This is not an academic point. If you can’t separate your biases from your analysis, your analyses will usually turn out to be wrong. One might argue that precisely this has been the case over the past few decades. In the 1990s, Westerners (and especially the Clinton administration) trumpeted Boris Yeltsin’s success at leading Russia forward into a bright democratic future — while ordinary Russians were experiencing an everyday existence marked by evaporating savings, rampant sleaze, chronically unpaid salaries, triumphant Chechen rebels, mafia shootouts, and patently unfair privatizations that left just seven men controlling most of the country’s industrial assets. The architect of that privatization effort, Anatoly Chubais, was hailed by Washingtonians as a young, tech-savvy genius (he brought a laptop to meetings!), while most Russians saw him as the nauseating epitome of a corrupt new system that didn’t even trouble to conceal its injustices. Were the Russians wrong? Perhaps. But they had very good reasons for believing what they did.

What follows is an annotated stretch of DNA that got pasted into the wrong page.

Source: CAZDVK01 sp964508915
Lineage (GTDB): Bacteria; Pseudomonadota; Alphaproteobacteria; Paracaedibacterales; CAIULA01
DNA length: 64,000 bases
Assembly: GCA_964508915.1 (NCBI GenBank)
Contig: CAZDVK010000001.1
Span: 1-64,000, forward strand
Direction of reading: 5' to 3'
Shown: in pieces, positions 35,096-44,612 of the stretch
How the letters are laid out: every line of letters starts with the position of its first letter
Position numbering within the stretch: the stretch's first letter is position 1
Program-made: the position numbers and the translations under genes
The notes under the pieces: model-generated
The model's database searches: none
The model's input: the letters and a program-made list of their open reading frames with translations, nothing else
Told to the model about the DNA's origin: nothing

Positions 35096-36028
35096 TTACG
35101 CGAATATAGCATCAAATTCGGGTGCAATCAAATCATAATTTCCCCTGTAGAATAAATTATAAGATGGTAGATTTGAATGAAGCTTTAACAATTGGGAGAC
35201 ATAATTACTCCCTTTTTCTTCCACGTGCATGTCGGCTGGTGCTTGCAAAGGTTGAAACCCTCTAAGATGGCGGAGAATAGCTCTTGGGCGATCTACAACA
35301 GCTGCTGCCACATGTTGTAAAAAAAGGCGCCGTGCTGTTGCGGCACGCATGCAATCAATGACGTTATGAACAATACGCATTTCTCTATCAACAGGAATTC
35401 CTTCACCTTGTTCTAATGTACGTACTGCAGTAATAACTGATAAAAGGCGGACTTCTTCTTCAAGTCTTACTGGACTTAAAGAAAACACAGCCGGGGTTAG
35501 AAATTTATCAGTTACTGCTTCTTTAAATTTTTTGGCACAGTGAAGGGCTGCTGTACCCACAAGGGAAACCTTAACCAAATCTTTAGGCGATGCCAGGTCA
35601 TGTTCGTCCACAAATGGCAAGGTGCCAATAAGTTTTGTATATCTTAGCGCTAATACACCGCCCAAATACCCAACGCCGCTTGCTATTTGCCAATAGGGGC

The post-Yeltsin era has brought more of the same. Americans were appalled when Putin described the collapse of the USSR as the "greatest geopolitical catastrophe" of the 20th century. Russians applauded. In 2001, George W. Bush looked into Putin’s eyes and saw exactly the kind of soul he hoped he would see there; he was later roundly disabused of this comforting notion. But that didn’t stop the Obama administration from trying to build up President Dmitry Medvedev, Putin’s seemingly liberal protégé, as an alternative power center — only to discover, to their own chagrin, that there wasn’t anything independent about Medvedev to begin with.
For the record: I would very much like to see Russia become a democracy that respects the rights of all its citizens. I think that Russians deserve this. But the West isn’t going to help them find their way there by indulging in wishful thinking. In some cases, indeed, such dreaming might even make things worse (for example, by allowing the Kremlin’s reactionaries and their ilk to brand all democrats as pimps of the West). So maybe it’s time to stop seeing in Russia what we want to see.